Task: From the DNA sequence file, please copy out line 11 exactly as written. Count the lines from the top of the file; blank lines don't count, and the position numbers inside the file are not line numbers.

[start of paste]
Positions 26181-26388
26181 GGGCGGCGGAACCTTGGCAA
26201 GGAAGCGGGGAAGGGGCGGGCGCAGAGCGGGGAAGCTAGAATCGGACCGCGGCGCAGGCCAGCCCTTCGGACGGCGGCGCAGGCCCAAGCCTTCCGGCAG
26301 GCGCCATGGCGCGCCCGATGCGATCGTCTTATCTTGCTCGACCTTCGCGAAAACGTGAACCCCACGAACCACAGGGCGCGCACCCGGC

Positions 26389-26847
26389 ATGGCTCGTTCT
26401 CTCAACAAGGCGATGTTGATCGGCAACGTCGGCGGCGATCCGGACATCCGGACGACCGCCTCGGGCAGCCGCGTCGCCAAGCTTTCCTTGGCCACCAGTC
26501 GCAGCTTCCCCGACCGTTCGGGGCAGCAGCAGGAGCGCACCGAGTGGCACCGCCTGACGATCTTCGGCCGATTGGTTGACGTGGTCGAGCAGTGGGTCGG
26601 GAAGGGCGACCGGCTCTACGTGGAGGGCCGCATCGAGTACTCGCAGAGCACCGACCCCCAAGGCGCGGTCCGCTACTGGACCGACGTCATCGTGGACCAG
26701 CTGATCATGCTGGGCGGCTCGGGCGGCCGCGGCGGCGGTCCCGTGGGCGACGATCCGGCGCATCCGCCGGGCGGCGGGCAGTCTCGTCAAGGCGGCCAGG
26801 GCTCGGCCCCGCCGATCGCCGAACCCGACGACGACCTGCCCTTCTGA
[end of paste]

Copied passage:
26801 GCTCGGCCCCGCCGATCGCCGAACCCGACGACGACCTGCCCTTCTGA